Gentleness, a pretty undervalued currency in the world around us. It is described in the dictionary as “the quality of being kind, tender, or mild-mannered.” Listed as one of the fruits of the Holy Spirit it includes concepts of humility and thankfulness towards God.  Paul asks the Philippians:

“Let your gentleness be evident to all. The Lord is near.” (Phil 4:5)

Amplified: “Let your gentle spirit [your graciousness, unselfishness, mercy, tolerance, and patience] be known to all people. The Lord is near.”

Paul is dealing with difficulties in the Philippian church. It seems that two leading women couldn’t get along with each other. One was named “Euodias” (“sweet smell”), and the other was named “Syntyche” (“friendly”). We don’t know much about these women or the precise nature of their dispute. They were evidently well-known leaders in the church who had a serious falling out. For whatever reason, things were not very sweet and friendly between them.

Besides urging them to be reconciled to one another, Paul also urges the Philippians to be gentle. Many commentaries refer to this as “sweet reasonableness.”  To me, this is being intentionally kind, compassionate, and humble towards others, especially when they are facing struggle or difficulty.  What I would call “giving grace.”

I first came across this phrase when I was visiting a friend and complaining about how someone was just “getting up my nose” as they say.  Or “all up in my grill” or “in my face.”  Identify with that feeling.  My friend told me: “Sometimes girl, it is just better to give grace.”

Giving grace is an intentional decision and a right heart attitude to have.

It is a type of forbearance, a giving up of your own rights in preference to another. Euodias and Syntyche were divided because they were determined to have their own way. One woman insisted on her rights, and the other would not yield ground. Paul was saying that for the sake of peace, we should be willing and ready to yield (or sacrifice) what we call our rights, our position, pride, and preference. Sweet reasonableness and gentleness subdue explosive tempers and stubborn wills.

Gentleness describes a person who does not always insist on every right of law or custom. It stands for the spirit or attitude that does not seek to retaliate. It denotes one’s willingness to give and take instead of always standing rigidly on one’s rights. This is the person who is yielding his rights and is therefore gentle, kind, courteous, tolerant or as one has described it exhibits a “sweet reasonableness” or an ability to extend to others the kindly consideration one would wish to receive themselves.

Paul called the Philippians to be known for their gentleness.  That if anyone should describe their behaviour, they could not overlook their gentleness.  People were to know it experientially.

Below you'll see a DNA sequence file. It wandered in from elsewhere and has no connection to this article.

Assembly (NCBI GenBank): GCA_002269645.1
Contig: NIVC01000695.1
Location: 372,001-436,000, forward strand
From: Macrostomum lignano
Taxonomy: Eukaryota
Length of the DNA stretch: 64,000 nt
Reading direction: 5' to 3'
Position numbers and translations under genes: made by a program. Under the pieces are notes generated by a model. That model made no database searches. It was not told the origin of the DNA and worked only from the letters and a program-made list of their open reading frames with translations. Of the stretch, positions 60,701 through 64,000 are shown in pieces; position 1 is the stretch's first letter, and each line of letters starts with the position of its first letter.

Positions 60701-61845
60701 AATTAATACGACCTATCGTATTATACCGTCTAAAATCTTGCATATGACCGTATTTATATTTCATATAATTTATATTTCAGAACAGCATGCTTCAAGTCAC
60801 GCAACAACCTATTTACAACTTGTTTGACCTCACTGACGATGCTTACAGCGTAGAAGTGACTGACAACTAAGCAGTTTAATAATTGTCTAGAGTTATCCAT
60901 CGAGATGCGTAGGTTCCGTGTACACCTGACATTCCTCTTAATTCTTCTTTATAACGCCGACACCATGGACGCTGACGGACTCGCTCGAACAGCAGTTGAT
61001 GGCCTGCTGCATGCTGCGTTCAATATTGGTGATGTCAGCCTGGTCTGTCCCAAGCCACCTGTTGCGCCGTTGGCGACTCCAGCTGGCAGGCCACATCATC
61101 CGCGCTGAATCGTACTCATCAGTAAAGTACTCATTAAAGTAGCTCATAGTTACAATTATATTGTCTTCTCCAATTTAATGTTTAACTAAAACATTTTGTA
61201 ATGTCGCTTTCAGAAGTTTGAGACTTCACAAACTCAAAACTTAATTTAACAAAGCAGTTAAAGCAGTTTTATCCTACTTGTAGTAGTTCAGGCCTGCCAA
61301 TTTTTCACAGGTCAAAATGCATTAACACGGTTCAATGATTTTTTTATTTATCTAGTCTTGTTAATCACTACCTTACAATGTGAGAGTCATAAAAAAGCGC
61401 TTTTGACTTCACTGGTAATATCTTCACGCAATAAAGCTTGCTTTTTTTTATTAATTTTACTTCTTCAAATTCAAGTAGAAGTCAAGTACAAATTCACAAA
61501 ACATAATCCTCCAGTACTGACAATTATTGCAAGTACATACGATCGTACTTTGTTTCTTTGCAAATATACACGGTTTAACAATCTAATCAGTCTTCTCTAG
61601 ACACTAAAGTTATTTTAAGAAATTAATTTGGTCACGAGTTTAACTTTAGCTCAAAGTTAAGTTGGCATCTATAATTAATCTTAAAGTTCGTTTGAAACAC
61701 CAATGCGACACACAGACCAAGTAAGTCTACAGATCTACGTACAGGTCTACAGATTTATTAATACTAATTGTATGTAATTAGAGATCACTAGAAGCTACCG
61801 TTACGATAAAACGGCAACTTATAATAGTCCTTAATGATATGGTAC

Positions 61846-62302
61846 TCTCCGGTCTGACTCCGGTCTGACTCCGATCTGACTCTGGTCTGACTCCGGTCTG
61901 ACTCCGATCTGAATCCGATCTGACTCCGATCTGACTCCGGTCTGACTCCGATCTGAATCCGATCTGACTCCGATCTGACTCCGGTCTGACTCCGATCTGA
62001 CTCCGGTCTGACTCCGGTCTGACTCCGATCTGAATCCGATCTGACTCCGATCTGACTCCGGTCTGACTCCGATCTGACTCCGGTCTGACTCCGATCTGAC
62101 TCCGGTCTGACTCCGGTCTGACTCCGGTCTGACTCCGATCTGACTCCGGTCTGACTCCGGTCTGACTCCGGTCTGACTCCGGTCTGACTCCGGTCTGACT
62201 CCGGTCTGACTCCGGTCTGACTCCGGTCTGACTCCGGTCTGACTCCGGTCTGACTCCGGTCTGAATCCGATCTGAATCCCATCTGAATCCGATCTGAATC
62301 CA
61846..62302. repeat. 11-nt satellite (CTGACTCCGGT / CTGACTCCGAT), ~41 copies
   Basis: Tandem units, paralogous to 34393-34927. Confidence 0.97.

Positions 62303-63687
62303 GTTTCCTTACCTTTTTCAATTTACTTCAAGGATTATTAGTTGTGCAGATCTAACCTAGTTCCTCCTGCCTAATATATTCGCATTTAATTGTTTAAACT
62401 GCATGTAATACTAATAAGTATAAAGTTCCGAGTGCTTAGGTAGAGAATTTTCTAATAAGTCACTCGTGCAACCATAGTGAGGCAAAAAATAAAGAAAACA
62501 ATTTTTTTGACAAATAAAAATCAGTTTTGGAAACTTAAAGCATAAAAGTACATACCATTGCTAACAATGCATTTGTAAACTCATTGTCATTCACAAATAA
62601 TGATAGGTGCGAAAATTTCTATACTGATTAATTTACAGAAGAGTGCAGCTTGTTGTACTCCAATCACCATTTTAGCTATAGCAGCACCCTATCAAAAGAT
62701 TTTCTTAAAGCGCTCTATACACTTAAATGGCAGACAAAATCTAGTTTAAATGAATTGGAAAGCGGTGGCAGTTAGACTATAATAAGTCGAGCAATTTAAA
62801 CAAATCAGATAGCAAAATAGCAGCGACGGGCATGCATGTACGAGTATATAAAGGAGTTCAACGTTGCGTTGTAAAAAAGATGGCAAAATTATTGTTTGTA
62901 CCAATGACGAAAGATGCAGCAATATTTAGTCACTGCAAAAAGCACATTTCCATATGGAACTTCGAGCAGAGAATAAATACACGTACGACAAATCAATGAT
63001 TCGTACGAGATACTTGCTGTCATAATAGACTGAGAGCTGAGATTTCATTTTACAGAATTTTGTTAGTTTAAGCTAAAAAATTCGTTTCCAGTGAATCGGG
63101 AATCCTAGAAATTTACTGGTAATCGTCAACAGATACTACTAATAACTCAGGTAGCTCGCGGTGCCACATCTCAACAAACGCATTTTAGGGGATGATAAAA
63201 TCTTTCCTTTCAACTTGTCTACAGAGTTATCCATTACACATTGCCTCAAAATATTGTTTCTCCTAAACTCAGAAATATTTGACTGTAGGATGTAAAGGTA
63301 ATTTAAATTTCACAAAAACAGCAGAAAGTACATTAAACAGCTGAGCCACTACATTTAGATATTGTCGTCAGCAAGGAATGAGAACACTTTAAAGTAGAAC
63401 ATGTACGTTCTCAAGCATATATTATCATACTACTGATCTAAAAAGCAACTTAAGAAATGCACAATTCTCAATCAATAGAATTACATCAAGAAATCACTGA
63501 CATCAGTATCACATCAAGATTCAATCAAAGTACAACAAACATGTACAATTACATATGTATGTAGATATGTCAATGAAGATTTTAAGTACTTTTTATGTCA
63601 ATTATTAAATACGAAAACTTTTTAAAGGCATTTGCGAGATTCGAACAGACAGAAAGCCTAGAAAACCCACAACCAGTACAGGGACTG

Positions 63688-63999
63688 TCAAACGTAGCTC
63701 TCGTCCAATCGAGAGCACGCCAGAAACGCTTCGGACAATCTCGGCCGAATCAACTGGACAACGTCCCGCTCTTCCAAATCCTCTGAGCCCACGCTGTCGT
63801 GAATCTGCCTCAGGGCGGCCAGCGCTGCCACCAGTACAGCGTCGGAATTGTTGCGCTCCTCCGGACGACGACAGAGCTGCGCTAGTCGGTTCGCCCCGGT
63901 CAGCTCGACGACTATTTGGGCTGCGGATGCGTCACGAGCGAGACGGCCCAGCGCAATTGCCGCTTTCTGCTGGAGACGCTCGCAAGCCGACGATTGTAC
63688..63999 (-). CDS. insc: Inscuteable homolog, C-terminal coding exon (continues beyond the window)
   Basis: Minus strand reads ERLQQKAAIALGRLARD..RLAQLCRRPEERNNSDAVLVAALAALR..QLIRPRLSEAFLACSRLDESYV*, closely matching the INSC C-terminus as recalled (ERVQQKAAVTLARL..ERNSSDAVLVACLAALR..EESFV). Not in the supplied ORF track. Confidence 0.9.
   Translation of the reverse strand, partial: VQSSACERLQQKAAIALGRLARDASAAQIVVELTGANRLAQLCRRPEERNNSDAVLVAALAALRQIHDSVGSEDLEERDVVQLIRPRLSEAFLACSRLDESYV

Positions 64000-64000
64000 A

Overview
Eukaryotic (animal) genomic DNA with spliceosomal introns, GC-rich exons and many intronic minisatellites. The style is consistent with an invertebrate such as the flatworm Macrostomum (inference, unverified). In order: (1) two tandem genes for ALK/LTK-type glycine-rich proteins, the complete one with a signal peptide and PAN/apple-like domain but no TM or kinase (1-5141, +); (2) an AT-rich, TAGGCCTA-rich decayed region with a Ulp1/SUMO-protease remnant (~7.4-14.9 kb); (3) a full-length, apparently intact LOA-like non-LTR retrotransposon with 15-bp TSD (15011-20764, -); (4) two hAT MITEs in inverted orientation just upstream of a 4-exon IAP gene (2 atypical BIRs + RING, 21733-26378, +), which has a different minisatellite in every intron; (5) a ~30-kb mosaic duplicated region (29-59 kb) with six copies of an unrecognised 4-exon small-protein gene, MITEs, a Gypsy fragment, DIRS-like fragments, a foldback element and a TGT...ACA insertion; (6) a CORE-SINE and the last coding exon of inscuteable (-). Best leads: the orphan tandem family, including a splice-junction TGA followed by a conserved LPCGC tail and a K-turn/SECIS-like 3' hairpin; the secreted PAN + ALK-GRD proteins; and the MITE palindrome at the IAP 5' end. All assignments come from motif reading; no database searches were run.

The call to gentleness is not so much that we are to be gentle, but that we are to be gentle to ALL men.

It’s easy to be gentle when we are around those who we care for, and who care about us in return.   But to do the same for strangers, or people who hurt us? This is where gentleness is often confused with weakness. We fear to appear weak, fragile, or uncertain to others, and in so doing, forget that maintaining a gentle attitude is a surer sign of strength.

Jesus demonstrates gentleness in how he handles the situation of the woman caught in adultery (John 8:1-11).  Jesus avoids the violence and self-righteousness of the Pharisees, who wanted to stone her and instead chooses to deal with her in love and gentleness.

Here is my brainstorm on what gentleness would look like:

  1. It is staying calm in conflict and being kind with our words and with our touch, as we seek to find peace and make peace
  2. It is forgiving when justice would allow me to condemn. Merciful when judgement would be called for.
  3. It is making allowances for others, even when my own rights would be sacrificed
  4. It remembers that there are more important things in the world than the keeping of rules and regulations and that being gracious would bring about greater change. Less judgement, more compassion.
  5. It means being tolerant, not unduly rigorous when my rights are not recognized—choosing gentle negotiation versus loud demanding of rights.
  6. Being third on the list, after God and other people. Being humble and willing to make the sacrifice for God and others.

Clearly, these attitudes do not come naturally.  So we must have the help of the Holy Spirit to produce this characteristic in us.  Gentleness is an attitude we have to decide to put on, like clothing.

“Therefore, as God’s chosen people, holy and dearly loved, clothe yourselves with compassion, kindness, humility, gentleness and patience.” (Col 3:12)

Finally, Paul reminds them that the “Lord is near” that He is near to us, and the phrase implies that He is soon to be coming back.  Will He find us to be a gentle people?

Holy Spirit, thank you that You are working gentleness into my heart and attitudes.  Help me to be sensitive to You in situations that call for gentleness.  Help me to be willing to take third place, to do Your will Lord and serve the deepest needs of others, before I service my own rights and agenda.  Help me to be gentle in word and action, being gracious to others as I would want them to be to me.  Help me to be intentionally gentle, to choose to have this characteristic and be know for it.

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